The majority of British citizens are no longer proud of their local town centre, a new survey published today has revealed.
Only 49 per cent said they were proud of their high street but almost all of those asked still care about this part of their town (97 per cent) and 61 per cent believe it is vital to their local community.
Residents in the south-west of England were the most proud of their local town centre, with 57 per cent of respondents in this area saying so, whilst Northern Irish and Scottish people were the least proud with only 36 per cent and 37 per cent respectively.
Services comparison site uSwitch.com conducted the survey, and the company’s Director of Consumer Policy Ann Robinson argues that a lack of a healthy retail mix in many places is leading customers to be disappointed in local traders.
“Britain’s high streets should be the lifeblood of the local community - instead they are dying on their feet,” Robinson said.
“High rents, rates and the recession have forced many retailers off the high street altogether, while preventing new independents or start-ups from taking their place.
“Consumers often blame the larger retailers for the lack of choice on our high streets, but the reality is that very often it is only the draw of a larger store that is keeping some town centres alive.”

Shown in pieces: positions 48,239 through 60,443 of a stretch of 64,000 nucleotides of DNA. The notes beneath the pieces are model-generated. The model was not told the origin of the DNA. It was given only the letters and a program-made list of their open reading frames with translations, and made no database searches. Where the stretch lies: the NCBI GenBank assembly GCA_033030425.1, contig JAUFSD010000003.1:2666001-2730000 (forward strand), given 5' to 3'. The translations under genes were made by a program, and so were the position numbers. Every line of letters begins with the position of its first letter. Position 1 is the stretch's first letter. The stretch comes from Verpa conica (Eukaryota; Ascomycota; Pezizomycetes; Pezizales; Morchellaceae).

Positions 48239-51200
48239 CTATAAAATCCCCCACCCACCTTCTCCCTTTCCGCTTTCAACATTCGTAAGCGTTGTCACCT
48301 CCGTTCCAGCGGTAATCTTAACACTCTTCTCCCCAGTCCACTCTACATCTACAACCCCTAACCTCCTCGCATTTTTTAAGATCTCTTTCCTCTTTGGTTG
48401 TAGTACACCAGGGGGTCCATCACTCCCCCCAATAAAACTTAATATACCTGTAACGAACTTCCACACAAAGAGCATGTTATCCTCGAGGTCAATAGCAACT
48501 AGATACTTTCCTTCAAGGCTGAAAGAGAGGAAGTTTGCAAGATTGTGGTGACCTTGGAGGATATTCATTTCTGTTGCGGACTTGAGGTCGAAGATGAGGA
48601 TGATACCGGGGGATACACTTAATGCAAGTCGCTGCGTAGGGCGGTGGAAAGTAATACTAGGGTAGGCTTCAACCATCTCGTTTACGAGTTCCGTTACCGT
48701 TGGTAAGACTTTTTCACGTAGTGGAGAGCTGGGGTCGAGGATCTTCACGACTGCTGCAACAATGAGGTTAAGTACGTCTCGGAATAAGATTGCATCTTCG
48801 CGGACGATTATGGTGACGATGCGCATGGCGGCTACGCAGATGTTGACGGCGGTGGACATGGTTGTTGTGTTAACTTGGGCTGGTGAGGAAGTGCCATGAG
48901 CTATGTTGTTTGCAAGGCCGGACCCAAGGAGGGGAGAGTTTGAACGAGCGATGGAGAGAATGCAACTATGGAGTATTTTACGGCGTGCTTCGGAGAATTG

A poor choice of shops was named as the biggest complaint about town centres, with 41 per cent saying it was a problem, whilst 22 per cent blame high parking costs for disappointing trading and only 12 per cent of respondents named their local high street’s shabby appearance as the largest problem.
Despite a lot of focus on independent traders in recent weeks, following the launch of a government review of high streets headed up by TV personality Mary Portas, around a quarter of people believe the introduction of a big department store such as John Lewis or House of Fraser would best improve their town centre.
Just under half think that town centres are responsible for creating a feeling of local pride, 61 per cent back the aims of the Portas review and 76 per cent hope it will lead to free car parking in and around regional high streets.
Robinson added: “The good thing is that 97 per cent of consumers care about their local town centre - they want to see it thrive and they would like to be able to spend their money there.
“We are living in financially difficult times so anything that can relieve this pressure, such as free car parking for shoppers, will go down well. Yes this would cost local councils money, but we would all see the reward in a boost to civic and community pride.”
The biggest decline in pride for town centres appears to be in Wales and the midlands area of England where 30 per cent and 32 per cent of people answering the survey said they were less proud than they used to be.